"Max Payne 4 could also use a Karma system. Previous games had you taking actions that didn’t do much to influence the eventual outcome."
Regardless, Max is no longer the tragic hero we knew. The very basis of bullet-time was that it allowed an unhinged man the power to fight evil – the trade-off being that his personal evils could never truly be killed. It would be odd to sacrifice the bullet time but there are many other possible mechanics Max could utilize. Max Payne 4 could have our hero using a mix of GTA 5’s assisted aiming and Batman: Arkham Asylum’s Free Flow fighting system to eliminate several foes at once with some quick button presses. This could be built up like bullet time but now requires Max to use his years of experience and knowhow to fuel it.
Take down enemies in a particularly skilled manner, be creative with your kills and before you know, the meter will be full and you’ll be able to disable several enemies in quick fashion. There could also be multiple forms of this technique depending on the situation. There could be concern of it being abused but there’s still some inherent skill required in aiming quickly and taking out foes in the blink of an eye.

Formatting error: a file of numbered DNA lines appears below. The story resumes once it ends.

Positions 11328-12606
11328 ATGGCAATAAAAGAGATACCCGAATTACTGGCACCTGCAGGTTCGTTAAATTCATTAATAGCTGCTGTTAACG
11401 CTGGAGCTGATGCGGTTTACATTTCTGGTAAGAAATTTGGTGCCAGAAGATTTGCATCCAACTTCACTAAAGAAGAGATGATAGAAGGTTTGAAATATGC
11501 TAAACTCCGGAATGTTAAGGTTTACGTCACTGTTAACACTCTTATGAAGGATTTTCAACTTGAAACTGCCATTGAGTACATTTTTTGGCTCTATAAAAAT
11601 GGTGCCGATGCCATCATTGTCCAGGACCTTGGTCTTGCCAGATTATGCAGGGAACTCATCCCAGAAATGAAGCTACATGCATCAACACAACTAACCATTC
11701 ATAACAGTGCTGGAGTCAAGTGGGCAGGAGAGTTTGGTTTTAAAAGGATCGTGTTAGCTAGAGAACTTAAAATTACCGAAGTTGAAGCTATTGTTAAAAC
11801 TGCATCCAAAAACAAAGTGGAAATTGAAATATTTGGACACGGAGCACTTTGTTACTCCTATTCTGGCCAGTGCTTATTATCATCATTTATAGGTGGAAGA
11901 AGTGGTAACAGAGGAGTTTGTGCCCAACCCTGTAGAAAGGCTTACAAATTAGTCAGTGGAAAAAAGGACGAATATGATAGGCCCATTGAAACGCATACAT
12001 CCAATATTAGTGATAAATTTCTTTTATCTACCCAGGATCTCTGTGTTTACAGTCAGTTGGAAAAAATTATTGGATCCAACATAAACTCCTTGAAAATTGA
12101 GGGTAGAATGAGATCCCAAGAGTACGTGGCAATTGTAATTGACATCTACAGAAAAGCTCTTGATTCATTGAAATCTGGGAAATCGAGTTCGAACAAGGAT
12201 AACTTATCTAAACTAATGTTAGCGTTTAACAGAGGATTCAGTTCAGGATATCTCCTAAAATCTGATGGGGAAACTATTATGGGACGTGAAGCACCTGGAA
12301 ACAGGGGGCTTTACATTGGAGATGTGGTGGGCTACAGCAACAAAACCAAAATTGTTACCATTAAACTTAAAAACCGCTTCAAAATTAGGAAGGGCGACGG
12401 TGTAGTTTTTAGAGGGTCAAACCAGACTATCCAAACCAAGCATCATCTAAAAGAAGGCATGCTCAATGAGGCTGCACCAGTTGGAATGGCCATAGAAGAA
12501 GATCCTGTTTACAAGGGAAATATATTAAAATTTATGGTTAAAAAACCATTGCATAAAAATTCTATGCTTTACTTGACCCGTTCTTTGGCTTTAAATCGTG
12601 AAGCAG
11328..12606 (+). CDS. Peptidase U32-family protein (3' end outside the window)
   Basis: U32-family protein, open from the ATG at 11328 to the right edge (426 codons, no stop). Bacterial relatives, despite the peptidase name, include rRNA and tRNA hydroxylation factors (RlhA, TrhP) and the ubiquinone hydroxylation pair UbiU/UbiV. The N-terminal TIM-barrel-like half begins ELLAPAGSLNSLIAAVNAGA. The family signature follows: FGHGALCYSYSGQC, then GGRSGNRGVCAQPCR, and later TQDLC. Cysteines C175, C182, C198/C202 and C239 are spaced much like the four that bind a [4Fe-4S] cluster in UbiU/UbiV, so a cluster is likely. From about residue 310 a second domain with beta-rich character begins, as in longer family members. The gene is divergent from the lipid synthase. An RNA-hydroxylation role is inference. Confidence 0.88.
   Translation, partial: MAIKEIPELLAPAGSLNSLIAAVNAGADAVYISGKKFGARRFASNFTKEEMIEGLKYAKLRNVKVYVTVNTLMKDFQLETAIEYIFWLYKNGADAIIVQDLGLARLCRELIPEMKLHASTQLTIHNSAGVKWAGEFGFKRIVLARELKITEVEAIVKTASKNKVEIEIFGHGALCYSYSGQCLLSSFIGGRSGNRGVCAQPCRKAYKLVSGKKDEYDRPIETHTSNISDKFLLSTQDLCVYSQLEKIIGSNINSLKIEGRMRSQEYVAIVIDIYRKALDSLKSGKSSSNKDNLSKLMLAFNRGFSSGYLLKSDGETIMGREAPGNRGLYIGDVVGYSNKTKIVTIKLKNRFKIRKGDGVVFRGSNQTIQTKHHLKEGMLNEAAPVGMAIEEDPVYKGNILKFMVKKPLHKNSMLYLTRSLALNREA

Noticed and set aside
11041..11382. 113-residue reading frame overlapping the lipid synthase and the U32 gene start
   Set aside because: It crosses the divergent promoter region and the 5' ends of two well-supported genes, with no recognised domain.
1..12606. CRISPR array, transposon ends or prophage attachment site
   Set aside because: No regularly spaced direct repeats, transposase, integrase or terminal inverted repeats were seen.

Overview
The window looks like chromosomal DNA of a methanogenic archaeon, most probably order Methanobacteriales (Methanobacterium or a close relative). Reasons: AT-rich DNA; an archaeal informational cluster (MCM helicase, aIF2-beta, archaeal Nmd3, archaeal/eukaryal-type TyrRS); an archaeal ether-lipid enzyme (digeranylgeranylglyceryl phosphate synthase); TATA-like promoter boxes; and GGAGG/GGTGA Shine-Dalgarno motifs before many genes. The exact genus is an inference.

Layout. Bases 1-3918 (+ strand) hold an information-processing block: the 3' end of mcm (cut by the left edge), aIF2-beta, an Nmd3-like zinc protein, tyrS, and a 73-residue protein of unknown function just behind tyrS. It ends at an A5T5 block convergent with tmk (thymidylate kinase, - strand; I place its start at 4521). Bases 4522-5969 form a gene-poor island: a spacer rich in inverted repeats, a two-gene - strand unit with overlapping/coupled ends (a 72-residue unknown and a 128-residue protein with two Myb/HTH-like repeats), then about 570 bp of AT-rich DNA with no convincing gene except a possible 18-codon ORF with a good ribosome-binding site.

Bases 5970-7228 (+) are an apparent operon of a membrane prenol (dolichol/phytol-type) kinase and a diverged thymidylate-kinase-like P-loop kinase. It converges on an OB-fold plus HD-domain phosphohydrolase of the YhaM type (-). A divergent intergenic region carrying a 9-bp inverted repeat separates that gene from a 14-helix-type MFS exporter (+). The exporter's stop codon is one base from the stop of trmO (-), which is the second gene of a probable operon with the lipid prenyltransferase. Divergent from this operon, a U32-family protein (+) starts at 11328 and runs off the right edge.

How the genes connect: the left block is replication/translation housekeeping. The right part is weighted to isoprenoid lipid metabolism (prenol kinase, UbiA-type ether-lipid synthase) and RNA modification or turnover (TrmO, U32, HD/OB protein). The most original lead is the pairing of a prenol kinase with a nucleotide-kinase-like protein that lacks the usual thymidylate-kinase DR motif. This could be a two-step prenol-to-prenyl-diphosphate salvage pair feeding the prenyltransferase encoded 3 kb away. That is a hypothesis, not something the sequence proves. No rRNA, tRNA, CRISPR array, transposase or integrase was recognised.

Max Payne 4 could also use a Karma system. Previous games had you taking actions that didn’t do much to influence the eventual outcome. The fourth game could have Max choosing lethal and non-lethal ways to dispose of enemies, while also taking side-quests and handling them in the same fashion. Max is never far from the scummier elements of society – there may be moments where the player will never feel merciful, even if it’s the “right” thing to do.
"Max Payne may have begun as a linear, graphic novel caricature intended to stylize the genre as much as innovate it but the times have changed."
Making the final result of those actions too clear-cut is also boring – have the majority of missions and side-quest be directly capable of affecting the story in some way. And no, not in the “his friends will doubt him and kick him out way” (though if this is implemented, it should in no way be a game ender – have Max fight his way to earn their trust or be a renegade and affect change in his own way).
Each mission should also feel unique in its own right – as for the effects on the open world, it could be that the result of Max’s actions would make the public more or less distrustful of the law. It’s always been about the grey areas for Max and the fourth game will demonstrate his dilemmas on having to take a stand, whether for justice or for vigilantism.
Max Payne may have begun as a linear, graphic novel caricature intended to stylize the genre as much as innovate it but the times have changed. Max Payne 4 doesn’t have to become a new Grand Theft Auto or inFamous, but when Max has finally made the transition to being a human, his next game should reflect the trials and tribulations that real humans go through while still remaining fun and action packed.